“We were still developing our type of football and how we wanted to play and we’ve always been a very physical, fit nation and we relied on that but we needed to get better technically and I think tactically as well so we were lucky we had a coach in Tom Sermanni who was on that journey with us.

“He’d been there from the start. It was really how he helped shape and structure the team in a way that we could use the young bright superstars coming through but still have those experienced professional players that were coming towards the end of their career that were still so valuable to the dynamics of the team.


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“It was a culmination of all of those elements coming together at the right time.”

Leading up to the big dance in 2010, Gill was the lone goal scorer in the semi-final against powerhouse Japan in which the Matildas made the final. She goes on to describe that milestone.

“I remember that game like Japan were just the nation to beat…and they had been for sometime…and North Korea. They (had previously) outplayed us considerably…but for us it was just about hanging in that game and taking that opportunity when it presented itself,” Gill said.

“I was fortunate enough to be the person that was in the right spot at the right time to capitalise on that.”

When asked if prep from the semifinal leading into the final was serious business or more of an enjoyable experience, Gill recalls.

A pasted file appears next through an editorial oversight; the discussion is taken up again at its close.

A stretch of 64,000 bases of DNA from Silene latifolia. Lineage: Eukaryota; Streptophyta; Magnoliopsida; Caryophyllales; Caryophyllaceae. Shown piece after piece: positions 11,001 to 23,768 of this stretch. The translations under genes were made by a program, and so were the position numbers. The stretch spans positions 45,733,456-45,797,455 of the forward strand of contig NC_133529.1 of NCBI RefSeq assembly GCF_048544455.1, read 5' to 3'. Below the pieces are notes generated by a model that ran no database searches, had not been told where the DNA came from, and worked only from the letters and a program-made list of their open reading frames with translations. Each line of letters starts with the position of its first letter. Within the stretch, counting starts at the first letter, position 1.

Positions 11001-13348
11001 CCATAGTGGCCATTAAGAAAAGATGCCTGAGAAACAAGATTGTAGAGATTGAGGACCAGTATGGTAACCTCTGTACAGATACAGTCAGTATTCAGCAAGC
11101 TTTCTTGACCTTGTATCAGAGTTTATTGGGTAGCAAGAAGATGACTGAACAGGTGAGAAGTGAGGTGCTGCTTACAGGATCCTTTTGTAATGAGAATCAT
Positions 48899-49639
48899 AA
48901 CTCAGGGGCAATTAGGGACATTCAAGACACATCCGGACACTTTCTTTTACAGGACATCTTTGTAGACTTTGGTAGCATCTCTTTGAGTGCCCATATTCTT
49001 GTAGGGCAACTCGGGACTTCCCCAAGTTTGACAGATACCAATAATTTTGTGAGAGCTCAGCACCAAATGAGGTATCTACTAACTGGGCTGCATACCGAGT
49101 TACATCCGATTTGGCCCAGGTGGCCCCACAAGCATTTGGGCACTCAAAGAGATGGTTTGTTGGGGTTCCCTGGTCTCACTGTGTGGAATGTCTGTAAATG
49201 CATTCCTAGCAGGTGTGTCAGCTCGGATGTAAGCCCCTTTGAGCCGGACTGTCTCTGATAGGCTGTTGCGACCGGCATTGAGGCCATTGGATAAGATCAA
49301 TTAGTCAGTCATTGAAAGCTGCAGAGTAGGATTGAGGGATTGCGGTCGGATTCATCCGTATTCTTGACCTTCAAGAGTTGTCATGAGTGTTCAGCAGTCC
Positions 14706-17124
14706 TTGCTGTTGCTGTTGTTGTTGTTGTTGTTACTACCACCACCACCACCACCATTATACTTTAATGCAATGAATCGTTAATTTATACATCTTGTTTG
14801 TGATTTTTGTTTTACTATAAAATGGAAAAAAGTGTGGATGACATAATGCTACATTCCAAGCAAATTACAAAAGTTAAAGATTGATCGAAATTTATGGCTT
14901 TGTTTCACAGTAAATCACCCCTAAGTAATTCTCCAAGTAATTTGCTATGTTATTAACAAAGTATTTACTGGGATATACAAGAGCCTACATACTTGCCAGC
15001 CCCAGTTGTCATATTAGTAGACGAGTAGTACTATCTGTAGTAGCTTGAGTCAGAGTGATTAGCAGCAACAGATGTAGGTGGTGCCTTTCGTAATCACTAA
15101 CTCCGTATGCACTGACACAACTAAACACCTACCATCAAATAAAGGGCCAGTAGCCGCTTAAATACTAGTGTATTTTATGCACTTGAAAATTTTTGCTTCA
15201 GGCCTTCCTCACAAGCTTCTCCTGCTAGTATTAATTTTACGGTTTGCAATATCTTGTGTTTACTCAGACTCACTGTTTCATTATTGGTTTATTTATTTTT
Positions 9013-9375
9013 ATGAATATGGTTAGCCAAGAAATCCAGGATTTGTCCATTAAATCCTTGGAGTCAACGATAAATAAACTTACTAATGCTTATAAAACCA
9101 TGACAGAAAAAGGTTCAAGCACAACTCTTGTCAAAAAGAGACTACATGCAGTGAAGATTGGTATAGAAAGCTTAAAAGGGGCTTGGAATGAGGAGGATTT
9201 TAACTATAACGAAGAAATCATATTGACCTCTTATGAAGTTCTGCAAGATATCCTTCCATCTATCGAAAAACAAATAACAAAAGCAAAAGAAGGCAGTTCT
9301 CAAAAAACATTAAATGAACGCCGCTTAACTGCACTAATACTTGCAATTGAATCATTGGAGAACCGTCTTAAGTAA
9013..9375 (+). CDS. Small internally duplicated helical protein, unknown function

“I think it was more enjoy it…we’d reached the goal of qualifying (for the world Cup) which is what we wanted to do so that was done and I think from there anything was icing on the cake…we came here to do what we needed to do,” Gill said.

To add to the glory of being crowned the tournament champions, Gill outlines the tough conditions of the competition. 

“There’s not much rest between games, we were playing on the same pitch, every team was playing on the same pitch, it was a two day turnaround and we were in China in the middle of the wet season and so the pitch was absolutely wrecked when it came to the end of the finals,” Gill said.

“It’s a really challenging tournament to be involved in. Looking at it now and thinking just how challenging it is for female footballers to operate in the environment…and to get success along the way.

“There’s no prize money associated with the tournament, although there is for the men’s…so the contrast and quality between what the men go through and what the women go through is very, very stark. When we won it, I got a plasma TV, we all got a plasma TV and that came from the federation.”

That stark contrast Gill speaks of was a total prize pool of US $14,800,000 for the Men’s 2019 Asian Cup competition with the championship winning team pocketing US $5,000,000. 

The scheduling of the tournament also means many of the current Matildas will be leaving the European clubs they are currently contracted to for a month.

This is because the competition continues to be played in their team’s country with no major compensation for their contracted clubs for the players to be released, making The Matildas success even more remarkable.